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FDI: Debate, referendum can be helpful

The editorial Over to Parliament (November 20) has viewed only one side of the story. FDI in retail will ultimately benefit the developed world. The comment regarding the Opposition supporting ‘middlemen’ is deriding the existence of common people like ahartiyas, transporters, thellawallahs, retailers, who are one amongst us only. They have a right to a decent living and earning, they depend on a system which might need improvement to benefit consumers but not wiping out.

What about the high class middlemen, like celebrities endorsing a product, say Indian Captain MS Dhoni eating up to Rs 210 crore. The price of the product that we commoners buy in the market includes the cost of advertisement that is paid by consumers?

The farmers are being misguided. Once middlemen are wiped out, the rates paid to these farmers will drop. This brings us to questioning FDI retail —are we actually reforming? Any decision which hurts more than 10 % of the population should be put to a referendum.



If the winter session of Parliament too is allowed to be wasted, it would be disastrous not only for the long term economic downslide but will also account for total loss of foreign-investor confidence in our country which the nation can ill-afford at this critical juncture (editorial Over to Parliament, November 20).

The quintessence of democratic functioning is to arrive at long-term solutions to serious national issues through informed debate. Our Constitution and parliamentary procedures allow adequate leeway for dissent. There should, therefore, never be any occasion for the elected representatives to stall proceedings of the House in an unruly manner that lowers the dignity of Parliament.



The PGI MD entrance test has been cancelled with the unearthing of the paper leak scam by the CBI. High-end technological tools readily available in the market have come in handy for the cheats.

The racket was operated much like a military contingency plan with as many as seven girls being planted at four different centres to ensure 100 per cent success, incase girls at one or two centres were caught or their paper scanning system failed to work. The cheats were indeed smart but the CBI turned out to be smarter.

The actual beneficiaries were sadly the genuine MBBS doctors who reportedly paid hefty sums, like Rs 30-40 lakh to clear the MD entrance test. It is these doctors who are to be blamed more than their facilitators in the cheating game. They should be identified and punished swiftly to act as a deterrent for others.

The cheat doctors have brought a bad name to the medical profession but it should not come as a surprise. The profession, in fact, has already degenerated to a very low position in the ladder of ethics. All doctors, especially the few ethical and noble ones left among them, should introspect and do something tangible to bring back the lost glory and esteem of the profession.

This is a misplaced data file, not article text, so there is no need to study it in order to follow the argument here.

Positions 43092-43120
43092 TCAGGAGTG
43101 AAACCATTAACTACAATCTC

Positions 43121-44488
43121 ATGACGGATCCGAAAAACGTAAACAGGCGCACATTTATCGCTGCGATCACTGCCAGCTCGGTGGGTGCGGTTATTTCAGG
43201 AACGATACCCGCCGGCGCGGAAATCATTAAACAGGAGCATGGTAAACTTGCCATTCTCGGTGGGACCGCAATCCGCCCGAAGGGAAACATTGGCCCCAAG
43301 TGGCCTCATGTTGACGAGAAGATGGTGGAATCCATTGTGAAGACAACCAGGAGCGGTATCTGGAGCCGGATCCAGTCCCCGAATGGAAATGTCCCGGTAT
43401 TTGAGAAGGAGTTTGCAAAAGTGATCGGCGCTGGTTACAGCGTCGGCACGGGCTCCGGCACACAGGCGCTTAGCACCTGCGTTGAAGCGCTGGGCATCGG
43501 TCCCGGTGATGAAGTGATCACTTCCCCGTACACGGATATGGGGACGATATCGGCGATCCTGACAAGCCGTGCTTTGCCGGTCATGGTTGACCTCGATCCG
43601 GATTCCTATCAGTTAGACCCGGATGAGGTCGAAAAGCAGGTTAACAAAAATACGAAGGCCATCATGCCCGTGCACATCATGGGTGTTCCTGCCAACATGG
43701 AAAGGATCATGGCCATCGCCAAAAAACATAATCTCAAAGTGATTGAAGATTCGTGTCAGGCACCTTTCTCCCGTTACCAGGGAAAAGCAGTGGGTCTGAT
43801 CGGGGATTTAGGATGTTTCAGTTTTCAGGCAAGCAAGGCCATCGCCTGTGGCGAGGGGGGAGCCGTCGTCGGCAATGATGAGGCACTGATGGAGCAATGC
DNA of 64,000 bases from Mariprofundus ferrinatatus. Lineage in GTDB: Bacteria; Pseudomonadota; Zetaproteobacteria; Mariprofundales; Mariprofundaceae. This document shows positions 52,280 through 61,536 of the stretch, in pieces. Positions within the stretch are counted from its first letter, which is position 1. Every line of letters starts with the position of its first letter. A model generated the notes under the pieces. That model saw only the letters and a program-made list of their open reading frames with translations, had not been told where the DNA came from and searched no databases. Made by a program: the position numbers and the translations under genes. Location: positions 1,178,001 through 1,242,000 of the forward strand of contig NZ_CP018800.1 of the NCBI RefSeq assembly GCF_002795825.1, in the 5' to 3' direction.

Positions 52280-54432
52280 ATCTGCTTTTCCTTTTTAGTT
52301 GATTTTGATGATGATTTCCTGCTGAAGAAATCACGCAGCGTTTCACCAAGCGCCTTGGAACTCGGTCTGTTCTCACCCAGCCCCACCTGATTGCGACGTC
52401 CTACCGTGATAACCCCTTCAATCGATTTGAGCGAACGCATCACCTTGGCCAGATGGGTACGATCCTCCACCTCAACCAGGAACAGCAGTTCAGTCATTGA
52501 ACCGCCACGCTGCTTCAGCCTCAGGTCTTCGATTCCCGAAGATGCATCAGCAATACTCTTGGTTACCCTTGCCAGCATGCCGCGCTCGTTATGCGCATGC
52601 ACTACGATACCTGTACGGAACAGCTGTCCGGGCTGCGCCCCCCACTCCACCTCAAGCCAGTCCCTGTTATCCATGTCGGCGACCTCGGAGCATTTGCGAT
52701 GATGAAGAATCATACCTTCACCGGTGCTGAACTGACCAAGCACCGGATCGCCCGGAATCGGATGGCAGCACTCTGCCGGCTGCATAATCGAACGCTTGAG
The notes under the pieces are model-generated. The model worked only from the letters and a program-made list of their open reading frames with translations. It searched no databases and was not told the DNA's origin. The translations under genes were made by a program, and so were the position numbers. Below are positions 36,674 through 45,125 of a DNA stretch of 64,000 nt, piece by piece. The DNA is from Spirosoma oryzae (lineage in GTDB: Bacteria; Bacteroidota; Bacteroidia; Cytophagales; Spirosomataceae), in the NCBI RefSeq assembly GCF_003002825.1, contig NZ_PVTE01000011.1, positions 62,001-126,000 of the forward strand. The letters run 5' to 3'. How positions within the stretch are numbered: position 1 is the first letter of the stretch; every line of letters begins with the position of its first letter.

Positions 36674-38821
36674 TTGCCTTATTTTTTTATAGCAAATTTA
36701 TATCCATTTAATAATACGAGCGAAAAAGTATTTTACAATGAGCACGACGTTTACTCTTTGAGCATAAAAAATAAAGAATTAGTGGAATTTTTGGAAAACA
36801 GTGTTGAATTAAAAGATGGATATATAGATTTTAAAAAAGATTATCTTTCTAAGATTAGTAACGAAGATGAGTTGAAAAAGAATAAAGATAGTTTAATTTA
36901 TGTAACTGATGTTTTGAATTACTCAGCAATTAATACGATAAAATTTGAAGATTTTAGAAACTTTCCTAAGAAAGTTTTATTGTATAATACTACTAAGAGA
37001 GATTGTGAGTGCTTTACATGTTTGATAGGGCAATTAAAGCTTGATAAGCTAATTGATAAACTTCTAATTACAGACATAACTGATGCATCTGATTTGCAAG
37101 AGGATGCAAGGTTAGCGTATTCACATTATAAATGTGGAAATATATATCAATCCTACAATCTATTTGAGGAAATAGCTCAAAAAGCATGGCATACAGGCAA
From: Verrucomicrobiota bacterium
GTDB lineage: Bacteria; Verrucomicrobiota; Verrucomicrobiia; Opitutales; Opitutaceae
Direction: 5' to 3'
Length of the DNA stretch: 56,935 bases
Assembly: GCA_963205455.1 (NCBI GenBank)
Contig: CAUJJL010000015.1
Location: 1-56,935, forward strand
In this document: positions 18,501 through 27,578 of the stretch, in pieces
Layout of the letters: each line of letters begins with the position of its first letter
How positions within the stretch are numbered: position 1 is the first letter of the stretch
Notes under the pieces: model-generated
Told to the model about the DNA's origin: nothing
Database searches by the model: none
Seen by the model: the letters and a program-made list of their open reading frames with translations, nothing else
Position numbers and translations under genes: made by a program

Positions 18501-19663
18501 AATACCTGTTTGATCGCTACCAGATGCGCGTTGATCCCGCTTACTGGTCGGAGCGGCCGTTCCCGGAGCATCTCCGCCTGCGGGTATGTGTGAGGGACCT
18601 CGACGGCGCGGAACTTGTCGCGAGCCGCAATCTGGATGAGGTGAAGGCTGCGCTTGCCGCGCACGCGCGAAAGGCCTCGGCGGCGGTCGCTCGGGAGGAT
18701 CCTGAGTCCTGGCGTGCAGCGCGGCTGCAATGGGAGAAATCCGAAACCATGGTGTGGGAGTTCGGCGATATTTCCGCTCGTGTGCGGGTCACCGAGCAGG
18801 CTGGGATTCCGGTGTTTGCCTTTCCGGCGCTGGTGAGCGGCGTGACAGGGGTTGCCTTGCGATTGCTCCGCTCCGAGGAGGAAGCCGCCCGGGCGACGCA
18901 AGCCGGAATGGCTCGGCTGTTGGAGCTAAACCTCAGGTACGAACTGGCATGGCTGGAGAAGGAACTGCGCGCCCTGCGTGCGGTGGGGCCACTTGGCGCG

Wg Cdr CL SEHGAL (retd), Jalandhar


It is a shameful incident in one of the biggest medical institutes in our country. The PGI admissions racket has made the common man, parents and wards to rethink the authenticity of the medical education and aid they receive here.

In our country, treatment in PGIMER or AIIMS is considered cheap and precious. Considered an ultimate destination in medical profession, people’s faith in PGI doctors is like believing in God.

The need of the hour is to give stringent punishment to the persons involved in this racket to give a lesson to the others. PGI needs to be more vigilant in such matters.


Prevention is better

The Chatth Puja stampede in Patna raises a question over the sincerity of the administration towards public welfare and the government’s commitment towards common people and their valuable lives. It seems they do not take lessons from the past, because such incidents have happened earlier as well. As of now both the ruling government and opposition parties like RJD and LJP in Bihar are more interested in heated exchanges for political benefit.


Forcing decisions

The debacle of the Congress government had taken place on the issue of ‘family planning’ when Indira Gandhi was Prime Minister. Although the decision was very much in national interest, coercion by the authorities concerned while carrying out the campaign, which involved even undeserved persons, was the main cause of downfall of the Congress government.

With sky-rocketing prices of essential commodities and reduction in the number of subsidised gas cylinders to every household, government reforms are adversely affecting the kitchen menu of common households. The Congress-led government is again making the same mistake of forcible reforms.

Dr R S VERMA, Karnal



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